Next, the day moving average is quite popular for the medium-term trend. Many chartists use the day and day moving averages together. Short-term, a day moving average was quite popular in the past because it was easy to calculate.

One simply added the numbers and moved the decimal point. The same signals can be generated using simple or exponential moving averages. As noted above, the preference depends on each individual. These examples below will use both simple and exponential moving averages. The direction of the moving average conveys important information about prices. A rising moving average shows that prices are generally increasing. A falling moving average indicates that prices, on average, are falling.

A rising long-term moving average reflects a long-term uptrend. A falling long-term moving average reflects a long-term downtrend. The chart above shows 3M MMM with a day exponential moving average. This example shows just how well moving averages work when the trend is strong. These lagging indicators identify trend reversals as they occur at best or after they occur at worst.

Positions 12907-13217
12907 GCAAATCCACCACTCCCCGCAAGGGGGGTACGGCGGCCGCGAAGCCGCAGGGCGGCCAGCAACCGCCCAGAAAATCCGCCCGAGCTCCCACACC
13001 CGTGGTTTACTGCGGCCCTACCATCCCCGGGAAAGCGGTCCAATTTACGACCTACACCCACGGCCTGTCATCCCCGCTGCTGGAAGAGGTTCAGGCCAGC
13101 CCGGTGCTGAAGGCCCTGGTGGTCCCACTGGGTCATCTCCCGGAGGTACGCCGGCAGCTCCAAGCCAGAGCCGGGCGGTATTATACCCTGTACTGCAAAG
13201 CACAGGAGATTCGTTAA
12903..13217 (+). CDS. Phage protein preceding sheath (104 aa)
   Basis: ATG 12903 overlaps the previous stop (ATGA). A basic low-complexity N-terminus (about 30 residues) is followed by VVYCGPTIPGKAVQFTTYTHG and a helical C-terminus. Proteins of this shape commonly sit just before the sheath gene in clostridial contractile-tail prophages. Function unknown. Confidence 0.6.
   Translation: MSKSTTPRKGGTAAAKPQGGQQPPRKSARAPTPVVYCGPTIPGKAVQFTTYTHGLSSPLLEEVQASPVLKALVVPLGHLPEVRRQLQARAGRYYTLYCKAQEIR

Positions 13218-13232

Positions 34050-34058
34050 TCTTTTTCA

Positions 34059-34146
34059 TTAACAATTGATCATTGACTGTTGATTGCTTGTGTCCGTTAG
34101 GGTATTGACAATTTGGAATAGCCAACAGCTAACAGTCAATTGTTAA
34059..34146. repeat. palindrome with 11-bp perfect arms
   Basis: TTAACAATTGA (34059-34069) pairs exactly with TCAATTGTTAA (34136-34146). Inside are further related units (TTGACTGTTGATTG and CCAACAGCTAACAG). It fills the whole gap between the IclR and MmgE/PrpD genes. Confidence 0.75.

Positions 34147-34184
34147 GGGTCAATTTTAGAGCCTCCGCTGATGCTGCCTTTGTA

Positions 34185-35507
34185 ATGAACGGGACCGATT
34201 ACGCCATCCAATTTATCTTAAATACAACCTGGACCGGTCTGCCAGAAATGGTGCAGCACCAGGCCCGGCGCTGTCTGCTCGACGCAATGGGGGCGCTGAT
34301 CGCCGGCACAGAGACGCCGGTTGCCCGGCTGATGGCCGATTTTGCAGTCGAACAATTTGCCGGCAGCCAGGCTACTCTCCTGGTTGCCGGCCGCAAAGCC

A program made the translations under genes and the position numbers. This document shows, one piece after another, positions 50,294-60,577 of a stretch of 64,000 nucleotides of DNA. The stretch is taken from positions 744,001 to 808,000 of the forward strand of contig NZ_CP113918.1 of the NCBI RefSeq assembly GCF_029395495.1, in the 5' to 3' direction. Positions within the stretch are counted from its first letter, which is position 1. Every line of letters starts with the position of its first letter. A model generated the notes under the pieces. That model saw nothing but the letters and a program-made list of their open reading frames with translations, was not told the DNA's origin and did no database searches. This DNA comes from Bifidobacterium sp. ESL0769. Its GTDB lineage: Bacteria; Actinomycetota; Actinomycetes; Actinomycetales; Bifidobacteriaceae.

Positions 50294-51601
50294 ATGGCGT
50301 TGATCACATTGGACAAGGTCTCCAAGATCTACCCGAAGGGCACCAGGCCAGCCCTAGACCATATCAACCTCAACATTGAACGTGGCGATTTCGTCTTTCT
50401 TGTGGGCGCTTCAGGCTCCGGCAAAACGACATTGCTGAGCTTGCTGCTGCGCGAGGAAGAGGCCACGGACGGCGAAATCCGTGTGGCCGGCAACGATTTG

Notice that the day EMA did not turn up until after this surge. Once it did, however, MMM continued higher the next 12 months.

Moving averages work brilliantly in strong trends. Two moving averages can be used together to generate crossover signals. Double crossovers involve one relatively short moving average and one relatively long moving average. As with all moving averages, the general length of the moving average defines the timeframe for the system.

A bullish crossover occurs when the shorter moving average crosses above the longer moving average. This is also known as a golden cross. A bearish crossover occurs when the shorter moving average crosses below the longer moving average. This is known as a dead cross. Moving average crossovers produce relatively late signals. After all, the system employs two lagging indicators. The longer the moving average periods, the greater the lag in the signals.